/ Modeling Piano Sound using Waveguide Digital Filtering Techniques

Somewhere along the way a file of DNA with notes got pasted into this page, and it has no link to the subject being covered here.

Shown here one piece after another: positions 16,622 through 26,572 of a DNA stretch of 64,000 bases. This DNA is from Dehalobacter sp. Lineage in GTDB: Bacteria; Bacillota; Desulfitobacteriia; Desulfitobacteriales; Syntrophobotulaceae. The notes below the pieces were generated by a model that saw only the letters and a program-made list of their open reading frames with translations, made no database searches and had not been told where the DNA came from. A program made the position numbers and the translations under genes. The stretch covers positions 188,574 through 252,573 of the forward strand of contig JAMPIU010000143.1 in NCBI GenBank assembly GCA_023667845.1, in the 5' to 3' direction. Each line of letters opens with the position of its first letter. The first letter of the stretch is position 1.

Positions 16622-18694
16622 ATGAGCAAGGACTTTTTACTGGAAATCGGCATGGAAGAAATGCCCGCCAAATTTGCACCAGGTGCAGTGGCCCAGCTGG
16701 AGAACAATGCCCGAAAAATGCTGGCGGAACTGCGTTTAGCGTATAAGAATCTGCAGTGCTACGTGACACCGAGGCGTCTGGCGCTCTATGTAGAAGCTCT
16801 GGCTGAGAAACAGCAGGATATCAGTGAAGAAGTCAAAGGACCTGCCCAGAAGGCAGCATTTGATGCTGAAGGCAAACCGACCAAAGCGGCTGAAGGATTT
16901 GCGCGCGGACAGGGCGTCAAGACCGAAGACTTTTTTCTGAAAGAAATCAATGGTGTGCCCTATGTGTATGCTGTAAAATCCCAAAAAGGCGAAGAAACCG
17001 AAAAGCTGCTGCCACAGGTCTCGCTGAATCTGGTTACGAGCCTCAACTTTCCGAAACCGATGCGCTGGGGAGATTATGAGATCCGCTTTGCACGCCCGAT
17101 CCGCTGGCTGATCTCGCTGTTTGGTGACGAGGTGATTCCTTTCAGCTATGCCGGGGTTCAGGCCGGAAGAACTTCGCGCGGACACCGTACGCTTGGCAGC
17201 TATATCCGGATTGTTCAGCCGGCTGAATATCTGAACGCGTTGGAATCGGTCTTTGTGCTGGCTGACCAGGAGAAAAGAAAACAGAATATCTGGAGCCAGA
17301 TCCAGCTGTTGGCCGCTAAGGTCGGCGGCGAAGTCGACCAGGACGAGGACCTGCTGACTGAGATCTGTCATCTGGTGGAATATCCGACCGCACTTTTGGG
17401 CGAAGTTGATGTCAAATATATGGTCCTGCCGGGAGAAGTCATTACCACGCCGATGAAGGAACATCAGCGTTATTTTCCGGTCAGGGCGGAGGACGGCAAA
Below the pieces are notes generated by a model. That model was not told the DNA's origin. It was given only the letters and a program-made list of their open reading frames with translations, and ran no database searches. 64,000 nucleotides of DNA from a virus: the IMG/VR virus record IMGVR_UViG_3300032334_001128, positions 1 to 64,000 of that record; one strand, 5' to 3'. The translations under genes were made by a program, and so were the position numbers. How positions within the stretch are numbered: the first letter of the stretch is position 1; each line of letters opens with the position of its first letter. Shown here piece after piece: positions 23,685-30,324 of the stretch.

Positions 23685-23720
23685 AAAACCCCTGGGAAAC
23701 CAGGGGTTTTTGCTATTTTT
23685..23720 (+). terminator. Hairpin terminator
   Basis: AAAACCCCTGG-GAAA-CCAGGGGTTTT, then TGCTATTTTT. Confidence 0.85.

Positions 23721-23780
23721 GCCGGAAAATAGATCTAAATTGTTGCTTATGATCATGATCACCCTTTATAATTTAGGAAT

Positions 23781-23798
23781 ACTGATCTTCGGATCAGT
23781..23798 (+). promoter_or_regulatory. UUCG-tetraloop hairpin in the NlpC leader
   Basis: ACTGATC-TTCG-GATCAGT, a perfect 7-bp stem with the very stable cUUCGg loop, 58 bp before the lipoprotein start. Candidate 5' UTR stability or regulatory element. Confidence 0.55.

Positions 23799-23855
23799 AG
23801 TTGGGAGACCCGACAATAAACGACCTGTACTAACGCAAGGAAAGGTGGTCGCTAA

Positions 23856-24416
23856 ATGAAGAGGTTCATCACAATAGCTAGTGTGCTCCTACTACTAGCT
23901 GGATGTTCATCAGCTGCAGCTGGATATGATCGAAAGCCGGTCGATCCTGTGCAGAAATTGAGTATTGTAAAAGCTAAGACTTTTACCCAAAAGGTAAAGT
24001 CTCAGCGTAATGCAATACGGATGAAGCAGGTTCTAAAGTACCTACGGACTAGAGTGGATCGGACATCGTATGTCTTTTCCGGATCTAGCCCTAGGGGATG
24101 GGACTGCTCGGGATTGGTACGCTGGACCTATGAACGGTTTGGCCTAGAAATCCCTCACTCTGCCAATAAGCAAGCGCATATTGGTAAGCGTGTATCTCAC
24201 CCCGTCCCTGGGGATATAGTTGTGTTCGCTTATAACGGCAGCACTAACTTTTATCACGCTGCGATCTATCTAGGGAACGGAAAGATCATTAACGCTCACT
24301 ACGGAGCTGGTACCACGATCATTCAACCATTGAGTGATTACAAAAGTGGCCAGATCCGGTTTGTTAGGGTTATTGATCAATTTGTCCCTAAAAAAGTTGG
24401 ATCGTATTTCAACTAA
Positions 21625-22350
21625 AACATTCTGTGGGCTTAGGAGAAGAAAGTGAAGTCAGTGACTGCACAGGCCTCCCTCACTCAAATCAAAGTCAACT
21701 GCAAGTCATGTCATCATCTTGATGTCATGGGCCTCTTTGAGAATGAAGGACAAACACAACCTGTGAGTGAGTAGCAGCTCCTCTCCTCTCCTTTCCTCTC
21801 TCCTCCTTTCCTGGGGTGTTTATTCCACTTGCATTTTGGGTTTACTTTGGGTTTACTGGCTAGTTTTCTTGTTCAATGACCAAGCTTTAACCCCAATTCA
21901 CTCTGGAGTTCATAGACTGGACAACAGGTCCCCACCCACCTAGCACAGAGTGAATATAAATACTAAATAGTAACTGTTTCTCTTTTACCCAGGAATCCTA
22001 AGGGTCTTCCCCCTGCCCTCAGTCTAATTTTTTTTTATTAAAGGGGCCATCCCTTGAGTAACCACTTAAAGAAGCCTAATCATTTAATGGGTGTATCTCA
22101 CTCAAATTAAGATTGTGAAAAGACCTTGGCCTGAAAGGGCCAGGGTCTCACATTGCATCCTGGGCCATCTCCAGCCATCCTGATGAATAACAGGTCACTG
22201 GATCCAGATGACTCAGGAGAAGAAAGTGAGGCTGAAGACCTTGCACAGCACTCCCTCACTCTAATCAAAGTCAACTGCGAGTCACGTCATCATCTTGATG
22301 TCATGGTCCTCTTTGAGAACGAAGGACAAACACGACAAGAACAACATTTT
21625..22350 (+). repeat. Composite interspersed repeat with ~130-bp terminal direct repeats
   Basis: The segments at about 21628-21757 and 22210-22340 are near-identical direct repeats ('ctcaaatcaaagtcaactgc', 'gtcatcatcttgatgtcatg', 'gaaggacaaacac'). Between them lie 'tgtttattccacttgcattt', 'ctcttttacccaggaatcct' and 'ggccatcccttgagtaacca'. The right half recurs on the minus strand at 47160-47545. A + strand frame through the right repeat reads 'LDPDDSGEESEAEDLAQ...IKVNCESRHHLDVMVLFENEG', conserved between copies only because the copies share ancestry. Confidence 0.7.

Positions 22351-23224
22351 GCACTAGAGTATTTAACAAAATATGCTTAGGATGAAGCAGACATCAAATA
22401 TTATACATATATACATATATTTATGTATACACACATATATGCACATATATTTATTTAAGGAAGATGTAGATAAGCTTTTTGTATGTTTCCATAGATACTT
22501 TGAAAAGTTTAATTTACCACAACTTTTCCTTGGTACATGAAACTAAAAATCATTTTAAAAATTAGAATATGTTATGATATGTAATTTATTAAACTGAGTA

ï~~A typical piano has one string for each pitch in the lowest octave, two strings per pitch above that until about C3, then, for the rest of its range, it has three strings per pitch The effects of this multiple stringing are complex. See especially, [24) for a thorough treatment. For my purpose it is sufficient to note two effects: the multiple strings are always slightly detuned and thus contribute a mild, slow beating to the timbre; second, multiple strings contribute tc the effect known as a double decay-the amplitude envelope of the piano dies away very rapidly at first and then, after the first few tenths of a second, much more slowly. This double decay shape would seem to be partly, and perhaps more significantly, caused by the presence of at least two spatially polarized modes of vibration. There is a vertical mode that dies away rather quickly and a horizontal mode that takes a much longer time to decay. Again, see [24] for a more detailed discussion of this. 3. Bridge and soundboard The bridge serves the purpose of transfering the vibrational energy of the strings to the soundboard and to each other. In most pianos the bridge is actually two seperate bridges, one for the lowest, cross-strung, strings and another for the rest. A significant effort has been made by piano designers and manufacturers to balance the impedance characteristics of the bridge with the impedance of individual strings so that each string will resonate for the longest time possible. The way this is done is to ensure that the bridge has a much higher impedance than the string, thus tending to reflect the string's vibration back into the string, but not so much that insufficient energy is transmitted to cause the soundboard to vibrate. Too much bridge impedance means the soundboard will get too little energy and we won't hear a thing. Too little bridge impedance means the string will die away too quickly. The job of the soundboard is simply to transmit the vibration of the strings to the air with large enough amplitude for it to eventually reach our listening ears. Usually, a large piece of laminated pine is used for this purpose. A study by Suzuki [22] shows quite clearly the first few vibration modes of a Steinway soundboard. He reported measuring six low-frequency peaks in the spectrum: 49.7, 76.5, 85.3, 116.1, 135.6 and 181.1 hertz. These apparently correspond to the fundamental vibration modes of the particular soundboard studied. It must be noted, however, that the soundboard studied by Suzuki was without the cast-iron plate and strings and thus may only partially correspond to the resonances of soundboards in the complete piano. Preliminary studies by the present author and Julius Smith have shown similar frequency characteristics in fully functional pianos (see Figure 6); there are some shallow, Figure 8. The measured frequency response of the soundboard in a Yamaha Conservatory model grand piano low frequency resonances followed by approximately 14 dB drop per octave thereafter. This frequency response, by itself, would be relatively simple to model with low-order filters. However, the time domain characteristics of the soundboard are not so simple, as can be seen from Figure 7 and Figure 8. Figure 7 is an impulsive signal that was fed into a soundboard. The resulting response of the soundboard is shown in Figure 8. Figure 7. An impulsive signal used to excite a soundboard. Figure 8. The response of the soundboard in a Yamaha Conservatory model grand piano to the signal in Figure 7. 92 1987 ICMC Proceedings
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